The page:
- List of Contributors
- Introduction: Shifts, Zigzags, Impacts
- Antipodean American Geography: Washington Irving's “Globular” Narratives
- The Art of Chaos: Community and African American Literary Traditions
- Are “American Novels” Novels? <i>Mardi</i> and the Problem of Boring Books
- Reading Race Through Disability: Slavery and Agency in Mark Twain's <i>Pudd'nhead Wilson</i> and “Those Extraordinary Twins”
- The Invention of Mexican America
- Creole Kinship: Privacy and The Novel in the New World
- Looking at State Violence: Lucy Parsons, José Martí, and Haymarket
- Transatlantic vs. Hemispheric: Toni Morrison's Long Nineteenth Century
- Temporality, Race, and Empire in Cooper's <i>The Deerslayer</i>: The Beginning of the End
- The Visible and Invisible City: Antebellum Writers and Urban Space
- Animals and The Formation of Liberal Subjectivity in Nineteenth-Century American Literature
- Archives of Publishing and Gender: Historical Codes in Literary Analysis
- The Novel As Board Game: Homiletic Identification and Forms of Interactive Narrative
- Skepticism in Nineteenth-Century American Literature and Philosophy
- On The Redundancy of “Transnational American Studies”
- How To Read: Regionalism and the <i>Ladies' Home Journal</i>
- Literature and The News
- Reading Minds in the Nineteenth Century
- Making An Example: American Literature As Philosophy
- Abolition and Activism: The Present Uses of Literary Criticism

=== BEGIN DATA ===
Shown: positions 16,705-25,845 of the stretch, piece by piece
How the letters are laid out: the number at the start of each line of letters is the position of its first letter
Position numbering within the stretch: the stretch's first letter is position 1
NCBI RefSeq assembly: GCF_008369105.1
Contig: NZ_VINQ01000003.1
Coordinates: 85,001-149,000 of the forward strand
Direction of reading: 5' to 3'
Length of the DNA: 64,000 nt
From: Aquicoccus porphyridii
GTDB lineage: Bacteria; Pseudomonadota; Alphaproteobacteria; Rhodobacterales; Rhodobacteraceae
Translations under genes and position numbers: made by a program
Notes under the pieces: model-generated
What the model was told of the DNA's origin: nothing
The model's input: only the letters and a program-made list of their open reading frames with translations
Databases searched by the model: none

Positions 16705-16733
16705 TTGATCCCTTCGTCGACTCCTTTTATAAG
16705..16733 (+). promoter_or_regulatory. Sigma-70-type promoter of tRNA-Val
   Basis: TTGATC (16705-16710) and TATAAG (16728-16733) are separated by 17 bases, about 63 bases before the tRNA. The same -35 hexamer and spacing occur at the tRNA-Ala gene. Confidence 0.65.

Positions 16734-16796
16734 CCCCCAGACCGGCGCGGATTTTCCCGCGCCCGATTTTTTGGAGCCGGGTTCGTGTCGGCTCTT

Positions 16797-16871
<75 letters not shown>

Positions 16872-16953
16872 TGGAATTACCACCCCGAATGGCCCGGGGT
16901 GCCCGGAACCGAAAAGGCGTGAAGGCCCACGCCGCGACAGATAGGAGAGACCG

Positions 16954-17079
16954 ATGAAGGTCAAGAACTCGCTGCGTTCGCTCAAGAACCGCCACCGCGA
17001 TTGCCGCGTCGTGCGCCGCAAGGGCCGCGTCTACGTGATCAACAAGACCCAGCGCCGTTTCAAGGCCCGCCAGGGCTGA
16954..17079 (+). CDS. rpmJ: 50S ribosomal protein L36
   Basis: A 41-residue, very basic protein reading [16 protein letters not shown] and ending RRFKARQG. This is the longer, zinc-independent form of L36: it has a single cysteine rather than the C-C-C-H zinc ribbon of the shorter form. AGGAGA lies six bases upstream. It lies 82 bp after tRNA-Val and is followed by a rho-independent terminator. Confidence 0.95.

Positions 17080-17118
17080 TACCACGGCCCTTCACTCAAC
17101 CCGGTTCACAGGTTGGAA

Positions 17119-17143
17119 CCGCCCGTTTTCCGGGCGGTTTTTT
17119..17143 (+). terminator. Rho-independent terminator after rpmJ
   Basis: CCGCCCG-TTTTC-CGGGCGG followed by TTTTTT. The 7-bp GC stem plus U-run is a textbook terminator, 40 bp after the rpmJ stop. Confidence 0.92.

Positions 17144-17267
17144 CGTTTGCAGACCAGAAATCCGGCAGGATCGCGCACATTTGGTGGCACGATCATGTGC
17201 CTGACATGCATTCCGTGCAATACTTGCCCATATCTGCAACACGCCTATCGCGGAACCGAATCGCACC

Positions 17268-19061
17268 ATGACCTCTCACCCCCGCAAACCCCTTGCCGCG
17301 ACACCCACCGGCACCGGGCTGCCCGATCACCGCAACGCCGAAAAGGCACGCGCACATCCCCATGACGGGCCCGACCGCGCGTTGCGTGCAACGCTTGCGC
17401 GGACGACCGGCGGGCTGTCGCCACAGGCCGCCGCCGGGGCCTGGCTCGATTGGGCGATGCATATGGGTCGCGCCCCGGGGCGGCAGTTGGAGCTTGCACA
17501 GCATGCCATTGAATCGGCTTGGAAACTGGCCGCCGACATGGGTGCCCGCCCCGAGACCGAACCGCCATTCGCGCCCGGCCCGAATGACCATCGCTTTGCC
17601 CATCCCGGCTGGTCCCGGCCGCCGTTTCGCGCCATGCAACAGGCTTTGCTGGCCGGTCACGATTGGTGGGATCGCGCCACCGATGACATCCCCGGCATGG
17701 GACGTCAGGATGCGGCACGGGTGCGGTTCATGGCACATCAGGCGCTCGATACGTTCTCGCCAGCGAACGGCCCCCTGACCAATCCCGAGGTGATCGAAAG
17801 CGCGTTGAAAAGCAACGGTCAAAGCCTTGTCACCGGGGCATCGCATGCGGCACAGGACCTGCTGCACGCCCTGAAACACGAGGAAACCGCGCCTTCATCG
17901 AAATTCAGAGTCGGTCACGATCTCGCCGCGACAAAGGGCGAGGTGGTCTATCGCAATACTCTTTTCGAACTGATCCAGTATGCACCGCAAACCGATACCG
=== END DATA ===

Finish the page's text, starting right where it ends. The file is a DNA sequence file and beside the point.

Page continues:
- Whose Protest Novel? <i>Ramona</i>, The <i>Uncle Tom's Cabin</i> of the Indian
- Nineteenth-Century American Literature Without Nature? Rethinking Environmental Criticism
- “Action, Action, Action”: Nineteenth-Century Literature for Twenty-First-Century Citizenship?
Abstract and Keywords
This article examines African American literary traditions during the nineteenth century. It suggests that African American literary history of this time is often taken to be a rather self-evident tradition and describes the collection of works published by African American writers that were considered to have a literary veil obscuring the real work of political protest and activism. The article analyzes the works of William Wells Brown, Martin Delany, and William Grimes in the context of African American literary and cultural theory.
John Ernest, University of Delaware
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